A couple and their son were pulled alive from under a collapsed apartment building more than 12 days after a 7.8-magnitude earthquake hit Turkey and Syria.
The boy, 12, died in hospital, Turkish state media reported.
A foreign search team from Kyrgyzstan rescued Samir Accar, 49, his wife, Ragda, 40, and their son while digging through the rubble of the apartment building in the southern Turkish city of Antakya on Saturday, the Anadolu news agency said.
They were rescued at about 11.30am local time — 296 hours after the February 6 earthquake — and transferred to ambulances. TV footage showing medics fixing a drip to Mr Accar’s arm as he lay on a stretcher.
One of the Kyrgyz rescuers said the team also found the bodies of two dead children. Anadolu later reported they were also children of the rescued couple.
Antakya is in Hatay province, one of the areas hit hardest by the earthquake, which also caused widespread devastation in northern Syria.
Turkey’s disaster authority raised the death toll in the country to 40,642, although the number is expected to continue to rise, as more than 345,000 apartments were destroyed in the disaster and many people are still unaccounted for.
Syrian authorities say 5,800 people died there, taking the total deaths past 46,000. The death toll in Syria has not been updated for several days.
Neither Turkey nor Syria have said how many people are still missing following the quake.
Search and rescue operations are continuing in Turkey, although the head of the country’s disaster response agency said they would end on Sunday.
Tremors continue to shake the country. A 5.2-magnitude earthquake struck central Turkey on Saturday at a depth of 10km, the European Mediterranean Seismological Centre said.
There were no immediate reports of damage.
US Secretary of State Antony Blinken is scheduled to make a helicopter tour of the affected areas after arriving in Turkey on Sunday for an official visit.
Mr Blinken will land at Incirlik Air Base in the quake-hit province of Adana and is expected to hold discussions with Turkish officials about how the US can help relief efforts.
Nearly two weeks after the disaster, the focus has turned from rescue to long-term humanitarian support for survivors in Turkey as well as neighbouring Syria, where the movement of aid has been hindered by the country’s long-running civil war.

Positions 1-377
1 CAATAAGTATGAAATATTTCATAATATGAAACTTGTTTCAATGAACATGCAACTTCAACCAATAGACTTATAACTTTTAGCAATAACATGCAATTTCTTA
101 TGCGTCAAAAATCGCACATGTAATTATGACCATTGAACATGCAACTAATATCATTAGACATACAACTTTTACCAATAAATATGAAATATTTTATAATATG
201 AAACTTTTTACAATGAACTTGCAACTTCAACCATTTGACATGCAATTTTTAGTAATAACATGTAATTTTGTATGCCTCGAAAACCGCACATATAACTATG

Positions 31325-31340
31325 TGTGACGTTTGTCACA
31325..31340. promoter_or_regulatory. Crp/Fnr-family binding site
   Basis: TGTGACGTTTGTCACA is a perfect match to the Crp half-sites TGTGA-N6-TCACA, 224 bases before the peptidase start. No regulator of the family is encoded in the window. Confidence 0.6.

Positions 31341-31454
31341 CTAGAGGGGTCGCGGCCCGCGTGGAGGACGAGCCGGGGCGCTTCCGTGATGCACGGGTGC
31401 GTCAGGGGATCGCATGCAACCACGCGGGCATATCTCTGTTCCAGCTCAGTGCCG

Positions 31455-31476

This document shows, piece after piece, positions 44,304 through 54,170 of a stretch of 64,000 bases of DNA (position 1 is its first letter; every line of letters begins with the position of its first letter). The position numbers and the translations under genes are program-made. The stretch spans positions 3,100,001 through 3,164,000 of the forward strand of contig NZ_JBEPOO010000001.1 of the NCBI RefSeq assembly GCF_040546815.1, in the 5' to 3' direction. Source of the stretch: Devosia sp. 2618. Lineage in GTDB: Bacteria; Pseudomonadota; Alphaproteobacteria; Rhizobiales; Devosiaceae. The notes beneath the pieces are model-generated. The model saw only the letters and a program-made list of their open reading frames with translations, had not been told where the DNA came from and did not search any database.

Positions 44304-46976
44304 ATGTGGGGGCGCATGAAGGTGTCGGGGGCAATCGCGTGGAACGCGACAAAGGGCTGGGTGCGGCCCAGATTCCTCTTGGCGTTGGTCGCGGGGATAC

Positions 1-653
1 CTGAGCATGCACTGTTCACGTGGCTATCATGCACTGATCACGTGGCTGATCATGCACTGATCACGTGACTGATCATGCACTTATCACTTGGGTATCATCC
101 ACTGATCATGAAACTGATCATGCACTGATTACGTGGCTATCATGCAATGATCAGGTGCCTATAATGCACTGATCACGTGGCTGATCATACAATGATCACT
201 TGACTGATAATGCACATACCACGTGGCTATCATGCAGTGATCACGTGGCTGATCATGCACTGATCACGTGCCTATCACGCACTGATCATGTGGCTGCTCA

Speaking to Reuters at the Munich Security Conference, World Food Programme director David Beasley said the Syrian and Turkish governments had been co-operating very well, but that its operations were being hampered in north-west Syria.
The agency last week said it was running out of stocks in the rebel-held region and called for more border crossings to be opened from Turkey.
“The problems we are running into [are with] the cross-line operations into north-west Syria where the north-western Syrian authorities are not giving us the access we need,” Mr Beasley said.
“That is bottlenecking our operations. That has to get fixed straight away.”
“Time is running out and we are running out of money. Our operation is about $50 million a month for our earthquake response alone, so unless Europe wants a new wave of refugees, we need to get the support we need,” Mr Beasley said.
In Syria, already shattered by more than a decade of civil war, the bulk of fatalities have been in the north-west.
The area is controlled by insurgents at war with forces loyal to President Bashar Al Assad, complicating efforts to get aid to people.
Thousands of Syrians who had sought refuge in Turkey from the civil war have returned to their homes in the war zone — at least for now.
Medics and experts voiced concerns over the possible spread of infection in quake-hit areas after tens of thousands of buildings collapsed and sanitation infrastructure was damaged.
Turkish Health Minister Fahrettin Koca said on Saturday that although there had been a rise in intestinal and upper respiratory infections, the numbers did not pose a serious threat to public health.
“Our priority now is to fight against the conditions that can threaten public health and to prevent infectious diseases,” Mr Koca said.
Aid organisations say the survivors will need help for months to come with so much crucial infrastructure destroyed.